The current treatment options for open-angle glaucoma are primarily aimed at lowering intraocular pressure. The emergence of MIGS (minimally invasive glaucoma surgery) has revolutionized the management of glaucoma, and newer medical therapies have expanded the armamentarium for providers with improved safety and efficacy [5,6,7]. However, despite the emergence of new treatment options, these new options are imperfect and still carry risk. Currently, there are no treatment options that are non-laser, non-pharmacologic and non-invasive.
While intraocular pressure (IOP)-lowering strategies have been the mainstay of glaucoma treatment, a significant number of patients still progress despite a decrease in IOP following treatment . One possible explanation for this is that optic nerve damage occurs because of an imbalance between IOP and cerebrospinal fluid pressure (CSFp) posterior to the optic nerve. This is also known as the translaminar pressure difference (TLPD). When a person dives deep below sea level and experiences a significant increase in atmospheric pressure, this pressure acts on the entire body, including the CSFp and IOP, maintaining the TLPD. This explanation is supported by previous studies that suggest TLPD may play a significant role in the pathogenesis of glaucoma [8,9,10,11].
This present report evaluated the safety of a pair of goggles in the periorbital region attached to an intraocular pressure-adjusting pump, collectively known as the multi-pressure dial (MPD). The MPD establishes a microenvironment and produces a decrease in atmospheric pressure contacting the eye with the application of a negative pressure pump. This decrease in atmospheric pressure applied to the eye generates a corresponding instantaneous decrease in IOP. By lowering the pressure in the eye relative to other tissues in the body (e.g., blood pressure, CSFp) with the MPD, this may facilitate the decoupling of IOP from the CSFp. A graphic of this concept is shown in Fig. 3.
A poster presentation in 2019  demonstrated the IOP-lowering capabilities of the MPD at various negative pressure settings in healthy subjects. The results of this randomized, controlled study also showed that IOP reduction can be produced in a titratable fashion, even in normotensive eyes with the MPD. The MPD system evaluated in this study is similar to what was investigated in the aforementioned presentation.
The results of this study suggest that the MPD system is safe and tolerable for patients. No patients in this study endured any adverse events, and all patients were able to safely and comfortably wear the MPD for the duration of the study period. There were no observed post-study IOP spikes. The mean IOP values were actually lower 1 week after the study period in both the study and fellow (control) eye, and the difference was statistically significant. Although the modest IOP reduction observed at 1 week was statistically significant, it could be unrelated to treatment related to the device’s IOP-lowering ability and influenced by other factors such as IOP variability or diurnal variation.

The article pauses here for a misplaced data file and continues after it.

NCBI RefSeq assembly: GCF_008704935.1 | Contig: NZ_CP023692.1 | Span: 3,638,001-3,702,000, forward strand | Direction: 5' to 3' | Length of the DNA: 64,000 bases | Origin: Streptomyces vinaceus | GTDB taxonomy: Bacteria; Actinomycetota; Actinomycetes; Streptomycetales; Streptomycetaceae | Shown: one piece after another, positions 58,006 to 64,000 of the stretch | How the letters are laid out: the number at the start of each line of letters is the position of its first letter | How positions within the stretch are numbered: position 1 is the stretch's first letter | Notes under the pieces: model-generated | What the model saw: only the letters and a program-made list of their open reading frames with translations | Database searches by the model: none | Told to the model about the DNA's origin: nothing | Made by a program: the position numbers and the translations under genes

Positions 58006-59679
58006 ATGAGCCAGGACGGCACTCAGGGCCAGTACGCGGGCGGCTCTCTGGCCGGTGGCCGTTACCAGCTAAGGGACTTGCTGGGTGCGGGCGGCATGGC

This study is not without limitations. The sample size was small; controlled studies with longer duration and larger sample sizes would further elucidate the safety and efficacy of this device. Moreover, it is difficult to discern what negative effects, if any, the MPD may have over an extended treatment period. However, despite the limitations, we think the results of this preliminary study are meaningful and will promote further research of the device. Moreover, the initial results of this study are very promising; it was well tolerated by subjects, and the safety parameters used in this study demonstrated no indication that the MPD is not safe for use.
One potential limitation is that the vacuum pump or application of negative pressure by the MPD in the microenvironment could presumably dry out the ocular surface and trigger dry eye symptoms and possibly changes in TBUT values. However, in this study, all 30 patients had TBUT values unchanged from baseline in both the fellow and study eyes upon removal of the MPD as well as after 1 week. Moreover, there were no reports of dryness or irritation while wearing the device. Furthermore, none of the study subjects reported symptoms in the 7 days following wear of the MPD at their 1-week follow-up assessment. Given the tight seal of the MPD and the findings of this small study, it is possible the device may provide a secondary benefit of dry eye relief by acting as a moisture chamber, similar to what is performed in patients at risk of exposure keratopathy. However, further research would be valuable in exploring and validating this proposed benefit of dry eye relief.
At this point, it is unclear what, if any, effect the MPD’s negative atmospheric pressure application to the anterior orbital rim has on episcleral venous pressure or aqueous flow transversing the trabecular meshwork. This was a short-term study to evaluate preliminary safety and tolerability prior to undertaking longer term studies to further characterize the safety profile. Future studies investigating longer term wear may convey more insight on the MPD’s impact on factors proposed to contribute to the pathogenesis of glaucoma—episcleral venous pressure, trabecular meshwork resistance, etc.